Don Cheadle’s Miles Ahead Receives Mixed Reviews

Don Cheadle portrays famed trumpeter Miles Davis in Miles Ahead.
Featured image from Google Images, labeled for reuse.

By Phillip Martin

Miles Ahead, a film in which Don Cheadle portrays legendary trumpeter Miles Davis, debuted in theaters two Fridays ago. The film, directed and co-written by Cheadle, received mixed reviews.

You can find one example of a mixed review in Angelica Jade Bastien’s reaction on Overall, she rated the film at four and a half stars.

Bastien praised Miles Ahead for it “turning a light into the darkest corners of [Miles Davis’] soul while still giving him added complexity with dashes of lurid humor and the flashbacks that show him at better times.”

However, Bastien said she didn’t like that some camera shots captured scenes out of focus at times. She also criticized the plot and the writing, adding, “There’s one too many fired guns, car chases, overcooked moments overloaded with machismo, and bloodied fist for it to stay grounded emotionally.”

In a separate review, Michael Phillips, of the Chicago Tribune, also mentions about the main plot. Phillips summarizes that Cheadle as Davis, with his drug problems and issues at home, recklessly tries to retrieve a stolen demo tape and develops a relationship with a fictional Rolling Stone reporter, portrayed by Ewan McGregor.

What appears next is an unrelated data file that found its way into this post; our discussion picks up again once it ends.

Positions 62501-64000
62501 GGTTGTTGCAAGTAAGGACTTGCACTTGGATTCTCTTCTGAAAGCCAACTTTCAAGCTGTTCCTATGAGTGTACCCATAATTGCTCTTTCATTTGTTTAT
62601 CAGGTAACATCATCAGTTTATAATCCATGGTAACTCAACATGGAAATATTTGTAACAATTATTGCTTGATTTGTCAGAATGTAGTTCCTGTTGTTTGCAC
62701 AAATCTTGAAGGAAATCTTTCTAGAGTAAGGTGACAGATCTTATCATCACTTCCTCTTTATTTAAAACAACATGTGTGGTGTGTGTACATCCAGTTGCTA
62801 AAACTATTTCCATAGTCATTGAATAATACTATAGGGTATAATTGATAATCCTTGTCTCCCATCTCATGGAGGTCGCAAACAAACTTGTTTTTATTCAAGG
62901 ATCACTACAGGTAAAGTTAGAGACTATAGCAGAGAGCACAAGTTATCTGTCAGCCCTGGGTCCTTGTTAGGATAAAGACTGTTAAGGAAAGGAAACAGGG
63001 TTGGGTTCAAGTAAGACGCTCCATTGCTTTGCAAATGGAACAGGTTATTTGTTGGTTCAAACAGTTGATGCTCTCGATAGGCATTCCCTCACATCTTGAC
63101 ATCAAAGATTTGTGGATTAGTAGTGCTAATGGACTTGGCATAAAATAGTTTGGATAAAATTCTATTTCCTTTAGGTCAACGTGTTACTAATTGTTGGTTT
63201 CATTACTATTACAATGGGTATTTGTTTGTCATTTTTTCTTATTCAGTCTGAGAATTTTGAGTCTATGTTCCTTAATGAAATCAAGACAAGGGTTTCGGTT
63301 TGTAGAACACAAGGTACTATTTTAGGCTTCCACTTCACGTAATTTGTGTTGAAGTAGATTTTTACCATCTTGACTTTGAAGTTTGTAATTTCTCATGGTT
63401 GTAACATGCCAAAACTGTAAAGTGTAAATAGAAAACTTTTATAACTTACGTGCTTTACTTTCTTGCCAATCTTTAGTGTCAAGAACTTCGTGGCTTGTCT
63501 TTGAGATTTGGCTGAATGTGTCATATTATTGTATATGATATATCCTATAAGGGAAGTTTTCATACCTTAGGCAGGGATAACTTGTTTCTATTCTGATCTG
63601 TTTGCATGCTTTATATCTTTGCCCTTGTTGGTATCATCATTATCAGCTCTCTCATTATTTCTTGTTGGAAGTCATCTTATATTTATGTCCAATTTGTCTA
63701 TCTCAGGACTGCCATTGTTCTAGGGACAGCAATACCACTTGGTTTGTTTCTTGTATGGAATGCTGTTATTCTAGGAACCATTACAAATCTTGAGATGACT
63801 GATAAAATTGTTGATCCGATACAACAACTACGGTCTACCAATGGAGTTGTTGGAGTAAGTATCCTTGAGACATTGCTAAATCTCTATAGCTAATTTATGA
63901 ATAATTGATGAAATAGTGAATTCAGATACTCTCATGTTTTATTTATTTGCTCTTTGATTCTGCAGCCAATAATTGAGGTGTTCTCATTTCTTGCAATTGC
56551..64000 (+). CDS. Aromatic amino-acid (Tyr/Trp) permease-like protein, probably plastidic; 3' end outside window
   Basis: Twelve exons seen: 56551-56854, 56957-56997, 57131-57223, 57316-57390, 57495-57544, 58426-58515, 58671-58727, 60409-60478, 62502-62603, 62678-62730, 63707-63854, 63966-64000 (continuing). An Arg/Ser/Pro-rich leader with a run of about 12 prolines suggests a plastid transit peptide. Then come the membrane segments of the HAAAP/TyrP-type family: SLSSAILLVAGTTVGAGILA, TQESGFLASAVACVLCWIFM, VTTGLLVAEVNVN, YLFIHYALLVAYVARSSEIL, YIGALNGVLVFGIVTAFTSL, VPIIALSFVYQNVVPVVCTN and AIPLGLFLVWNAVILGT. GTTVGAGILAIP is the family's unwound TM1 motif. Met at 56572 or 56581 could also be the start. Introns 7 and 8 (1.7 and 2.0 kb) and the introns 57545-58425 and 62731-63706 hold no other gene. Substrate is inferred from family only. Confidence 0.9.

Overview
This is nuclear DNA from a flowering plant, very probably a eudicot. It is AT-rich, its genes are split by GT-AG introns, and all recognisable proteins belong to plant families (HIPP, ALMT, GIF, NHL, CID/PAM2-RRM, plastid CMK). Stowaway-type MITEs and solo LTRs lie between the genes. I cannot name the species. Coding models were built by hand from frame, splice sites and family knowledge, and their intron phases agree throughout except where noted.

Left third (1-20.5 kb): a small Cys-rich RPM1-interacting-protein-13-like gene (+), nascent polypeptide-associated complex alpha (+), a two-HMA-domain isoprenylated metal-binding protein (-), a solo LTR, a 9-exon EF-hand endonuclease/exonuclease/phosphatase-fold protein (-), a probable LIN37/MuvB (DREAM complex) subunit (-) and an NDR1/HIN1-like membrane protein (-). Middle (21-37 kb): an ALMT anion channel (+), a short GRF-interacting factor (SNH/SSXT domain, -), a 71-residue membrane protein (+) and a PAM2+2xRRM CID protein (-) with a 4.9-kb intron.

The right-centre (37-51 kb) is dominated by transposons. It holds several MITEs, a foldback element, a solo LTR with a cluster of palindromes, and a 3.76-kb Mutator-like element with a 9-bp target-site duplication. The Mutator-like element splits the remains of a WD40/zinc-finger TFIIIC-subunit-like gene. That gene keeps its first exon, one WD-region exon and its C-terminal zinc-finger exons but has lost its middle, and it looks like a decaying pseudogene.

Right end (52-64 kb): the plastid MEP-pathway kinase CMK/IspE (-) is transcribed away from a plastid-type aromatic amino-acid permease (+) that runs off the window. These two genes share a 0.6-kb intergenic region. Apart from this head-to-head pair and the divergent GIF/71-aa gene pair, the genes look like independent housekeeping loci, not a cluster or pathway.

“A lot of this is made up, even more than usual for a musical biopic,” Phillips said of the plot. “I don’t have a problem with that, but you might.”

The Chicago Tribune columnist later said he liked the film because of Cheadle’s performance. 

“The reason I like “Miles Ahead,” despite its problems, has everything to do with Cheadle both behind and in front of the camera,” he said.

“He treats this chapter of Davis’ life like a page or two torn out of the late-blaxploitation era, with car chases and drug deals. Those pages are shuffled, intriguingly, with pages from a very different part of Davis’ life, the “Kind of Blue” part,” he adds. Kind of Blue by Davis, which Phillips referenced, is considered one of the best-selling jazz albums of all time.

Bastien and Phillips both pointed out the plot that seemed to be loosely based on Davis’ life.

Cheadle earlier told The New York Times that the film would not be a typical biopic. “If you make a movie about Miles Davis, it’s got to be gangster, it’s got to be a heist movie, it’s got to be crazy … It’s got to be as creative and varied and visceral as all of his music is,” said the Golden Globe award winner.

Other media sources endorsed Miles Ahead, including the popular aggregate website Rotten Tomatoes. At last check this Friday evening, 70 percent of Tomatometer critics gave the film a positive review. The website has tallied a total of 80 reviews. Additionally, the film received an average rating of 6.3 out of 10.

I have yet to go see the film, and now after seeing numerous reactions, I think I’ll wait ’til it goes on DVD.

To learn a little more about the film’s premise and about the real Miles Davis, check out the article I wrote two weeks ago.

Also, look out next week as I rank 12 of the 15 CD albums by jazz, funk, and R&B pianist Brian Culbertson.


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